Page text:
October 10, 2008


Phil Mattera, Dirt Diggers Digest - Jerry Brown, once derided as Governor Moonbeam because of his unorthodox ideas while serving as the chief executive of California, today showed that he is much more in touch with reality than the U.S. Congress and the Bush Administration. Brown, currently California's attorney general, announced a settlement under which one of the worst predatory lenders will be compelled to spend more than $8 billion to assist borrowers who are confronting foreclosure.

Congress, at the behest of the Administration, approved a misguided bill that bails out major banks to the tune of $700 billion and provides little direct assistance for struggling homeowners-and still may not solve the credit crunch. Brown and the attorneys general of ten other states went to the real heart of the problem. Earlier this year, they sued subprime lender Countrywide Financial (now owned by Bank of America) and have now gotten the company to disgorge some of its ill-gotten gains tied to the subprime mortgages it was peddling.

The settlement with Countrywide - which Brown's office played a central role in bringing about - is by far the largest recovery from a predatory lender. . . The settlement . . . includes options such as interest rate and principal reductions as well as complete Federal Housing Administration refinancing under the HOPE for Homeowners Program. There is also financial assistance for those whose homes have already been foreclosed. This settlement by itself seems to do more to help homeowners than the whole ballyhooed federal bailout.

Market Watch - General Motors Corp. shares, already reeling from the widening credit crisis that has crippled Wall Street, fell as much as 22% in early trades Thursday, dropping to levels last seen around Christmas time in 1950.

Progressive Review - Two things we never expected showed up on the first page of the Washington Post. One was an article raising the question: "The End Of American Capitalism?" which is quite a query given the Post's role in encouraging casino capitalism over the past three decades. But the other thing was even more impressive and unusual: a chart showing the actual decline over the past year of the Dow compared with the1929 crash and the 2000 tech bubble collapse.

The similarities between the 2000 crash and the 1929 one has been a big secret in the press, because it began during the media cared for Clinton administration during an election year. But here's a chart we ran some years ago:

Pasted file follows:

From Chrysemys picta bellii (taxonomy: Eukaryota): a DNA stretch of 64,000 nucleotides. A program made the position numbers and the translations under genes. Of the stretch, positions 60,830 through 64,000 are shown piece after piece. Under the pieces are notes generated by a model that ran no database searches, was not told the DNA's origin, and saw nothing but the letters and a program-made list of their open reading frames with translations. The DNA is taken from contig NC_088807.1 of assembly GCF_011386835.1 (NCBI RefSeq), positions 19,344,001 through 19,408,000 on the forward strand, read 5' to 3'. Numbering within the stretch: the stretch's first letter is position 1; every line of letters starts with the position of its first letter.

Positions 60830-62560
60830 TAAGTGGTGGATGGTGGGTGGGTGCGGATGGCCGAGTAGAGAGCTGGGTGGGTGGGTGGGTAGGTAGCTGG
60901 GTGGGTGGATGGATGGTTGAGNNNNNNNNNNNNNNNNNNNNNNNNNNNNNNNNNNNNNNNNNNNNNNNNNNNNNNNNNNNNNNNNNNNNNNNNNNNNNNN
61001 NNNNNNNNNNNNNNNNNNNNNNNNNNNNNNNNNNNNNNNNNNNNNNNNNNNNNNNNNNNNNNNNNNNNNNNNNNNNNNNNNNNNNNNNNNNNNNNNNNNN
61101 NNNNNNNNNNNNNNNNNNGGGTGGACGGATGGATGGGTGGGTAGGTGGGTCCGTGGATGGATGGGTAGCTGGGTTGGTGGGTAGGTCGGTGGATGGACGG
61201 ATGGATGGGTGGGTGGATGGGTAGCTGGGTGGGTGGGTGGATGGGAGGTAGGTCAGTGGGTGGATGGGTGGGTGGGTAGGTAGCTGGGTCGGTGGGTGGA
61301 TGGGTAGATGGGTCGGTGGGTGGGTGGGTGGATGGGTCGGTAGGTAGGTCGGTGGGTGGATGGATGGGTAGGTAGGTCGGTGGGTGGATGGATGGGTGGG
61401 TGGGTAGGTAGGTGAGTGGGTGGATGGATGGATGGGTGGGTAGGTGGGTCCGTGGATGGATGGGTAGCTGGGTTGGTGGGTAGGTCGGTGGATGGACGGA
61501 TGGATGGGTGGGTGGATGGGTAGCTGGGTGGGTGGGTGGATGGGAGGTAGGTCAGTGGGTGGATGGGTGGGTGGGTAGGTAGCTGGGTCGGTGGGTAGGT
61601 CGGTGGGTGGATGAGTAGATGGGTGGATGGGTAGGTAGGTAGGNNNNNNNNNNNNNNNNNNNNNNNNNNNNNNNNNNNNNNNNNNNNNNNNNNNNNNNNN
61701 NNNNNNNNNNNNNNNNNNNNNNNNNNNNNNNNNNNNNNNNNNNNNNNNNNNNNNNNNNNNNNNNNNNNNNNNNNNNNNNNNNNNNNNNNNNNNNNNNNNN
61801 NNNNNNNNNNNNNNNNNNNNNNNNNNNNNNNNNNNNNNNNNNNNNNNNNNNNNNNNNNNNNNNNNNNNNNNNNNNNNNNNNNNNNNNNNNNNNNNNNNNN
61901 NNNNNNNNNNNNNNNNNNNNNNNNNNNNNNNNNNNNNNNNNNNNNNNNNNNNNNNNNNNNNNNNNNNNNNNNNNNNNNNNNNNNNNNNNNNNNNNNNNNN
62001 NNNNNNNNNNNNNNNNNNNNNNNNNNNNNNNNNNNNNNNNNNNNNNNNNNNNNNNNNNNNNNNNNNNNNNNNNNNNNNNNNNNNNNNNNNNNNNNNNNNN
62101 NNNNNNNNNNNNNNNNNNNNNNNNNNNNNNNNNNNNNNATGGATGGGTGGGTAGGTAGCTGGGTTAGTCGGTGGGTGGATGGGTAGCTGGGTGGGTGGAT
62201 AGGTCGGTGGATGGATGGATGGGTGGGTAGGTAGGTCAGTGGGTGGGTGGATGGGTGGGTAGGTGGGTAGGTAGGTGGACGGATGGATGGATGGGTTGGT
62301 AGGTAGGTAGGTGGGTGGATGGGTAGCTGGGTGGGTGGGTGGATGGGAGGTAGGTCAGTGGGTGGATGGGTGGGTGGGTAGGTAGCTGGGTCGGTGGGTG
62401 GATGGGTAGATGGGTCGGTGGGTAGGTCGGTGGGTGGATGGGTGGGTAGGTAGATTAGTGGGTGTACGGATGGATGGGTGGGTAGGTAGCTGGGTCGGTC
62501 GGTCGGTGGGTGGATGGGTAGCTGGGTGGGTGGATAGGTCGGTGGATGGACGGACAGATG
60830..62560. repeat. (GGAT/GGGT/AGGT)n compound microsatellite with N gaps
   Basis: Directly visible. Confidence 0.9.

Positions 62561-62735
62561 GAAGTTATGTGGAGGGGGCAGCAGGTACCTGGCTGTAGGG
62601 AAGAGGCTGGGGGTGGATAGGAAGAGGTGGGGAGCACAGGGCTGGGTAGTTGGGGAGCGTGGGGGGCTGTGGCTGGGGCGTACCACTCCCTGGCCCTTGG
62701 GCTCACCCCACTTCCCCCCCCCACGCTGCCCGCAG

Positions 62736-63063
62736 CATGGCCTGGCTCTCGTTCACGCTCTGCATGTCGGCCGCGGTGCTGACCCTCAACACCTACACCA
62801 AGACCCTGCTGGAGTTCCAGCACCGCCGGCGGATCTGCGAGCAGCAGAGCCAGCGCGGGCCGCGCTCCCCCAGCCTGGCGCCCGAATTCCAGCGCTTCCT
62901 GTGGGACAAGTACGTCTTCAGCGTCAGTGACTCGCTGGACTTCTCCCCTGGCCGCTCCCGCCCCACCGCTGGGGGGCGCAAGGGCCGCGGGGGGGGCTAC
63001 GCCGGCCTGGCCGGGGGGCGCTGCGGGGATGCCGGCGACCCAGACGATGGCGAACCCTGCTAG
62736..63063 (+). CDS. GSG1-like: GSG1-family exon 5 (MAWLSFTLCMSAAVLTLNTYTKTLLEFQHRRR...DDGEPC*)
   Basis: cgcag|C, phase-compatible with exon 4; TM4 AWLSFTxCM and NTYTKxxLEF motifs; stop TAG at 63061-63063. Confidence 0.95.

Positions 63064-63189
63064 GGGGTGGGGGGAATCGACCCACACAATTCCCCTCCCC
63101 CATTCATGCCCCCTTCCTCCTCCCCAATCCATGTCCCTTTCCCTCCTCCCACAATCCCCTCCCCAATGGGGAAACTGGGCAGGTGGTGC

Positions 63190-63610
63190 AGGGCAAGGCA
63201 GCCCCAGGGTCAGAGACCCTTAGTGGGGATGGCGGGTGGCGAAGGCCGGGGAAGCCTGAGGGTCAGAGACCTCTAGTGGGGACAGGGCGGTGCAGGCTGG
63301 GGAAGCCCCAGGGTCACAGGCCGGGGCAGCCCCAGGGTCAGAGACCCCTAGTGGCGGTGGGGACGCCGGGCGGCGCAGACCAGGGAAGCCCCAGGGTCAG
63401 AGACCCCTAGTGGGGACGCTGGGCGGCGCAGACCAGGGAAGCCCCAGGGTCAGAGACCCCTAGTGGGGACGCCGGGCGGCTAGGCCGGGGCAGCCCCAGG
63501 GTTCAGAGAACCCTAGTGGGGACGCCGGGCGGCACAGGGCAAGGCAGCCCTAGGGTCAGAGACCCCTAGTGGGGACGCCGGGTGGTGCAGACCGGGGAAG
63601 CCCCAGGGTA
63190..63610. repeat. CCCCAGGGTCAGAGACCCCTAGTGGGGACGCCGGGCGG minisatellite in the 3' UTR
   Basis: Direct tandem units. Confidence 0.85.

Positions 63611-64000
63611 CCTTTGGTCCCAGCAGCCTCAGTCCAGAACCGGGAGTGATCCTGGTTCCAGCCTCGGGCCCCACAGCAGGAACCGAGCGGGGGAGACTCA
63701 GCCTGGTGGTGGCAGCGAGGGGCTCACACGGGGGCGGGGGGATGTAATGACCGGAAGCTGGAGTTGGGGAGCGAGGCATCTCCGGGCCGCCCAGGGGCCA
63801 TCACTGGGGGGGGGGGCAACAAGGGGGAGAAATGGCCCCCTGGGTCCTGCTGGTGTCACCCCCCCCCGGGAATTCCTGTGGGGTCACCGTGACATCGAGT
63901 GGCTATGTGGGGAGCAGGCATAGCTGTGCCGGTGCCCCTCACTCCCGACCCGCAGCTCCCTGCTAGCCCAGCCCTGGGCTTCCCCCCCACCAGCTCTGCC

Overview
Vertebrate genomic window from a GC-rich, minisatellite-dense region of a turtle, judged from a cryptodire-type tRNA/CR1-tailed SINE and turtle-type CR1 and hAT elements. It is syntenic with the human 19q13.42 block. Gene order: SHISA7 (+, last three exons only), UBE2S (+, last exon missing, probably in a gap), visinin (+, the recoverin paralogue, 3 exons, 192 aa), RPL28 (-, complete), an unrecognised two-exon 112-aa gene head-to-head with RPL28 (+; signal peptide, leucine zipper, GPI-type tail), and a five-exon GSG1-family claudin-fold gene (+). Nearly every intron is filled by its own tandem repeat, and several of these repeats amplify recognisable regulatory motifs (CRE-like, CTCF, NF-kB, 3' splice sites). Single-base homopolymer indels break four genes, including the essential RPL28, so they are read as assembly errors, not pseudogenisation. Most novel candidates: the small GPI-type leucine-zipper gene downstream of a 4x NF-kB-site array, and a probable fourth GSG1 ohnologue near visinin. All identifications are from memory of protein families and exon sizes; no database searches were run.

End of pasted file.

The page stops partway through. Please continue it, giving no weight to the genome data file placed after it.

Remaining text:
Progress Report - Dana Perino suggested that the Bush administration would oppose any effort to extend jobless benefits, a stance that the White House has taken before. She explained this position by saying, "[We want people to be able to return to the workplace as soon as possible" and concluded that "the best way to help" the economy and unemployed people is for the unemployed to start "getting back to work."

Wall Street Journal - Treasury Secretary Henry Paulson, in a marked shift in rhetoric, played up Treasury's newfound authority to "to inject capital into financial institutions" in remarks Wednesday. Mr. Paulson, who won approval from Congress to buy $700 billion worth of distressed assets, had previously focused on Treasury's plan to buy mortgage-related securities from financial institutions that are having trouble getting the assets off their books. As the financial crisis continues to escalate, Treasury has begun fleshing out ways to use its authority to make direct injections into financial institutions, according to a person familiar with the matter. Treasury is figuring out how to structure such infusions so that banks can recapitalize and begin lending. No such moves are imminent, but the fact that the department is engaging in such discussions is an indication of how the crisis is constantly morphing. Such a move was not under consideration just a few days ago but has become more of a possibility in recent days as the stock market has plunged and the credit crunch shows no signs of easing.